Attracting the World's Best Graduate Students
Information compiled by the GradSchools.com team - last updated December 2010
As we continue examining Graduate Education: The Graduate Education: Backbone of American Competitiveness and Innovation, released in April 2007 by the Council of Graduate Schools' Advisory Committee on Graduate Education and American Competitiveness (CGS), we focus on the United State's need to attract the best and brightest graduate students from around the world.
Graduate education and global competition
Before the terror attacks on September 11, 2001, the United States was one of the most popular countries in which to study and research, but afterwards, the enrollment of international students in U.S. graduate programs decreased significantly. However, what has increased is the number of international students studying the integral science, technology, engineering and mathematics (STEM) fields at U.S. graduate schools.
According to the CGS, by 2005, international students accounted for 41.2 percent of all doctorates earned in the STEM fields. Even as the United States has modified its visa process, and as graduate schools attempt to market themselves to international students, the competition for top-ranked students has become a global one. Countries in Europe, and others like China and India, have implemented improvements in their higher education systems, and are working diligently to attract more and more students.
The competition between American graduate school programs and those in other countries is especially intense in the STEM fields. The United States does not want to fall behind other nations, particularly in the STEM fields that are so important to economic development, but according to the report, one-third of the STEM workforce in America is comprised of foreign-born workers, and foreign-born scientists have contributed a great deal of groundbreaking research.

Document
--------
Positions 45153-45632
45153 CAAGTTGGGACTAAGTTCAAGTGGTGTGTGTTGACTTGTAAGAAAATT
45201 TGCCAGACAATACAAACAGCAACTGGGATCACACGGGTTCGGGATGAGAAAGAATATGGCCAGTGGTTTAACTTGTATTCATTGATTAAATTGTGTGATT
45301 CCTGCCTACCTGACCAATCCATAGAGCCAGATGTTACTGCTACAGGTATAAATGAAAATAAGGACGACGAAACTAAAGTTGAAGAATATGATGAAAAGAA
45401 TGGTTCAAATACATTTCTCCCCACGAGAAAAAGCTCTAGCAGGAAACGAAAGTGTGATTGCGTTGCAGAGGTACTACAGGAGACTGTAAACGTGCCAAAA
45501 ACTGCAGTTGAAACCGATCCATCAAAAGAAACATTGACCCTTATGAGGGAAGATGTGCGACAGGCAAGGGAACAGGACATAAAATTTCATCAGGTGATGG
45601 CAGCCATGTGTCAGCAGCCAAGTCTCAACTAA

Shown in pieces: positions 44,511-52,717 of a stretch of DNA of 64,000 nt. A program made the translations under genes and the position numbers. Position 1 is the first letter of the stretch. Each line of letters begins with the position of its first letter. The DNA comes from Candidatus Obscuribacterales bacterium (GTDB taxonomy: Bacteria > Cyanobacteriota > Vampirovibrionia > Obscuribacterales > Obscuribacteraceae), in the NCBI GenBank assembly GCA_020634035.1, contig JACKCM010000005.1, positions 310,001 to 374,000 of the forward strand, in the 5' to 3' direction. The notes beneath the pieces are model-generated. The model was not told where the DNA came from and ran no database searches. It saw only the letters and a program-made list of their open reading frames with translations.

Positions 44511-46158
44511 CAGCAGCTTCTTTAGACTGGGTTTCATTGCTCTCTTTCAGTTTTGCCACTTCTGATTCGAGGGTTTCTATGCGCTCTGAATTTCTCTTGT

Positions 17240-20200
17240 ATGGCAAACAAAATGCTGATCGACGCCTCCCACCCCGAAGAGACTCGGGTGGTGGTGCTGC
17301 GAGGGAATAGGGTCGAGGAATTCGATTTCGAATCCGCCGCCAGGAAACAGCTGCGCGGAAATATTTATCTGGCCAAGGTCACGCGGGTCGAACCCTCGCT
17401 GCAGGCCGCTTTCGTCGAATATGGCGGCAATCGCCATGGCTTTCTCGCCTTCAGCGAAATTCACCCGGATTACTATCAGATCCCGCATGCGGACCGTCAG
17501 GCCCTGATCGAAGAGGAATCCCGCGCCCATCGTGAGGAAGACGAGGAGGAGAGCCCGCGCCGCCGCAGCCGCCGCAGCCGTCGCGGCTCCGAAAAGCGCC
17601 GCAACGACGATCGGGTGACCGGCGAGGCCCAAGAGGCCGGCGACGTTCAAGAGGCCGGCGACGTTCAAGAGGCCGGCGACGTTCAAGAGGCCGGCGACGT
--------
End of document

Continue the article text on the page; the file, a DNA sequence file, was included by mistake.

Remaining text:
The CGS report cites a study conducted by Duke University's Master of Engineering Management Program and the University of California Berkeley's School of Information that found that 24.2 percent of international patent application files from the United States were filed by foreign nationals. Given the interest and talent that international students have in the STEM fields, they are very attractive candidates for U.S. graduate schools. Without the contributions of international students on U.S. soil, the country's leadership in research could become compromised.
The United States as a study destination
The report released by CGS indicates that the government, universities and the business sector can help the United States attract not only domestic talent, but the best international students as well. One suggestion from the report is that the U.S. government should continue to make the visa process easier for international students who want to study in the country. The report further proposes that visa policies should be a part of strategic recruitment of international students for graduate schools in the United States.
Another possible way for the United States to stay competitive is if the country continues to work together with international students who return to their home countries after earning an American graduate degree. The government may also consider loosening up restrictions on graduate students' access to unclassified fundamental research. Policies could also be put in place to encourage international students to stay on and work in the United States after they graduate.
According to the report, the business sector should recognize what highly skilled international workers have to offer the economy on a local, regional and national level. The report suggests that university alumni programs can serve to keep international graduates connected to the United States. Universities can also collaborate with the government in bringing in more international students, scholars and STEM workers by reforming the visa process.
The United States does not want to lose its place as one of the most popular countries in which to attend graduate school. The research that graduate schools contribute to the STEM fields is integral to the competitiveness of the United States on a global scale. There are roles to be played by the government, graduate schools and businesses in order for the country to reach its lofty goals.
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